54. Lorna says:

    Very interested to hear your views on Wholefoods Market. Here in the UK, it bought up and then closed down a really good, mostly organic health food chain which I loved.

    However I was excited to have Wholefoods coming here as I’d hear so many good things about it. But I was so disappointed. All our supermarkets are as good if not better than this so called health food shop: considerably more organic fruit and veg, more local food, no GM food, just better all round – especially Waitrose.

    Some of the things it stocks are truely shocking: chemical laden, mass produced lager anyone?!

    The prices were no more than I would pay anywhere else – maybe in the UK we just expect quality food to cost money and are used to paying for it. It still hurts, but we expect it and save in other areas. (although not petrol – don’t start me on that one…)

  55. Barbara says:

    Oh, I know this is somewhat off topic, OK OFF topic.
    but it ties in with chemicals in our foods, Frankenfoods can be the topic.

    GMO’s unknown for they are not labeled.
    I just saw a commercial for Splenda.

    OK, This is the first time I have seen this…. get ready… Splenda is now putting Vitamin B supplements in their product and touting it as “good for You” !!!!!
    Chemical sweetener with chemical vitamins… what could be better?

    I don’t know, putting my hand in an open flame?

    Of course you will see the young 30 something women at the kitchen table, smiling as she opens that little packet and pours her chemical concoction into her coffee…
    There should be a skull and cross bones on the pk. !!
    Like big pharma commercials… which do you get, what they are saying ( yes you could die from this drug) or the picture of the happy people dancing in a field of butterflies.
    OMG !!!

    This is false advertising at it‘s corporate best.
    The first question they asked themselves is… how dumb do we think the American public is? Ans. Very, apparently, so I’m sure the “Stepford” citizens will clamor for it.
    ( the movie “The Stepford Wives”. Google it).
    You see if you can’t see it, smell it, or hear it… it’s ok to ingest.

    I’ve never been able to understand how saving 20 calories from sugar is better than cancer of the liver or kidney.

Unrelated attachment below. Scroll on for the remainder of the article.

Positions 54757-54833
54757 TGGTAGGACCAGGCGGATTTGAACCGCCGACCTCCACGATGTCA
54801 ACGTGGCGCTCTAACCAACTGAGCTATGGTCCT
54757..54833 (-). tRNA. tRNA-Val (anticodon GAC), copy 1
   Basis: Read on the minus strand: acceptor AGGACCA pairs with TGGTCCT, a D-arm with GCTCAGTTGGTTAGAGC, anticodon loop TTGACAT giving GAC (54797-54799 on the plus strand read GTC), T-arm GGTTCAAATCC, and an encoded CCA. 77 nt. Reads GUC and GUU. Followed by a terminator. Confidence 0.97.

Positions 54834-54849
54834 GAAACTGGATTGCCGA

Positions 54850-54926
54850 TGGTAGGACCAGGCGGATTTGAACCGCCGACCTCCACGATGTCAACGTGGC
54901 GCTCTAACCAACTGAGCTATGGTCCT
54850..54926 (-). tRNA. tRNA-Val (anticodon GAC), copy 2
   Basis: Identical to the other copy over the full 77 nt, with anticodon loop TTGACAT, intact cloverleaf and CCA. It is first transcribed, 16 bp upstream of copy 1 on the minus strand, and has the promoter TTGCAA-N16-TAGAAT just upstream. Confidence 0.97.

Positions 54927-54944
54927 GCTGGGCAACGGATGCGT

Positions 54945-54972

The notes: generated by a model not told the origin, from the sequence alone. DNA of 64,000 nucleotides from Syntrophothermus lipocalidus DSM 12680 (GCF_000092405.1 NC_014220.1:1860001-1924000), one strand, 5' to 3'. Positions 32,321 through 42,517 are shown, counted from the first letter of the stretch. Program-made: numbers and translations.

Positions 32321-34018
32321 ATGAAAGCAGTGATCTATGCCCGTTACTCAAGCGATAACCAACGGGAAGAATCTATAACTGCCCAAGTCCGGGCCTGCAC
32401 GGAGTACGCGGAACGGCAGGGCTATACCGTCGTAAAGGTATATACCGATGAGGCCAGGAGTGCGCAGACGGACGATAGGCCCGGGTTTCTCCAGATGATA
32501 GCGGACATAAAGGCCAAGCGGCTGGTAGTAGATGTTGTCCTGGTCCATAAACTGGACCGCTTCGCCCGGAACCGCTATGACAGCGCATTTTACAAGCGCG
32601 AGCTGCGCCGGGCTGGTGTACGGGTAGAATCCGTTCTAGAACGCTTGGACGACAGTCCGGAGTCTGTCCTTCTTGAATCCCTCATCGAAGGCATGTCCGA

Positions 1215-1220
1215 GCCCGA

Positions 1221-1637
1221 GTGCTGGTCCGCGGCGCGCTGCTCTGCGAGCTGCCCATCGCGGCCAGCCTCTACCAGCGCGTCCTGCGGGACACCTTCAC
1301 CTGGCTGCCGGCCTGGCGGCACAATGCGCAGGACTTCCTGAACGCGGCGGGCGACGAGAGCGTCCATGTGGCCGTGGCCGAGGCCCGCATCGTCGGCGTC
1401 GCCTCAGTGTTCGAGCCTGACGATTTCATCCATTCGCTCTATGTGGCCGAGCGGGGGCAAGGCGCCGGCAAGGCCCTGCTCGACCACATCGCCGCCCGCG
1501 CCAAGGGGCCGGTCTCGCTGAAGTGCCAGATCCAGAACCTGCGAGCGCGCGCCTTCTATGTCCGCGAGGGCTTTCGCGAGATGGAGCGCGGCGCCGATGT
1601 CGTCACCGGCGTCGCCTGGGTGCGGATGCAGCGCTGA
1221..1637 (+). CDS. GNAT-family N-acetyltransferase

But that’s me. ; )

  56. Clori says:

    Lots of good comments and passionate folks. PLEASE remember in an economy driven by consumerism, your PURCHASE is your VOTE! If you shop at Whole Foods, then be smart, buy ONLY the quality organic products that you believe in!!
    Your dollar spent is a vote cast for how business is run-

  57. Jen says:

    My comment is a slight tangent form the topic but I feel this blog is an appropriate place for it… it goes beyond supporting/not supporting WF. I think we have a much larger problem at hand and my personal concept of the problem comes from a recent read: Ishmael ( I highly suggest that those of you who consume yourself in reading up on these topics, such as health/nutrition/sustainability/etc read this book (if you haven’t already).

    The author, Daniel Quinn, offers one very interesting and relevant perspective, and that is that a lot of our problems as a human race came when we started “locking up the food” and taking over all the land (yes, even farming). Not sure exactly how to take a step in the right direction in order to help change this, but I figure spreading the word is a start!

  58. Lisa says:

    In regard to PE’s comments in support of the natural connotation to gay behavior – Founding father John Adams also had this piece of wisdom after the Constitution was drafted.
    This constitution is ONLY for a religious and moral people. No other will do. We’ve experienced the decline of society no more in history than in the last 50 years and that’s in part due to the relaxing of moral standards and rules and man’s adopting the pluralistic view that there’s no absolute truth and morality is relative. Right and wrong can not be changed and will never be seen as a concept that’s up for debate, unless of course, you compromise your convictions and accept moral relativism
    as your pop culture endorsed worldview. It’s just a big lie, as are the lies that spew from the mouths of those businesses that will sacrifice their original standards for the compromise they find themselves accepting so they can ascend in the corporate world. All truth is found in the inerrant word of God in our bible. In Leviticus, God is plain and clear when he says man shall not lie with mankind as he does with woman and women shall not exchange their unnatural affections for each other. I’m paraphrasing somewhat but what part of this succinctly clear edict in the bible do you not understand? But man has always strayed from the word of God to do “what’s right in his own eyes.” Also, since this column is so heartily devoted to health, anybody want to explain how getting a disease like HIV is normal or natural. Any diseased state in the body is not natural so any behavior that provokes, promotes or facilitates this disease can’t be good behavior, conduct or lifestyle. Argue with that. Did everybody in this politically correct country of ours forget about that little biological fact? Can’t argue with science and biology. The scientists and doctors know this and are pressured to keep quiet about this HIV epidemic because of PC. That’s really immoral. Just let HIV continue to spread at epidemic proportions but condone the main reason (gay living) for its cause and spread. Sheer stupidity!!

  59. Kathy says:

    The Whole Foods Maui website has a list of the non-GMO products carried by them and most other Whole Food stores. Saves reading a lot of labels.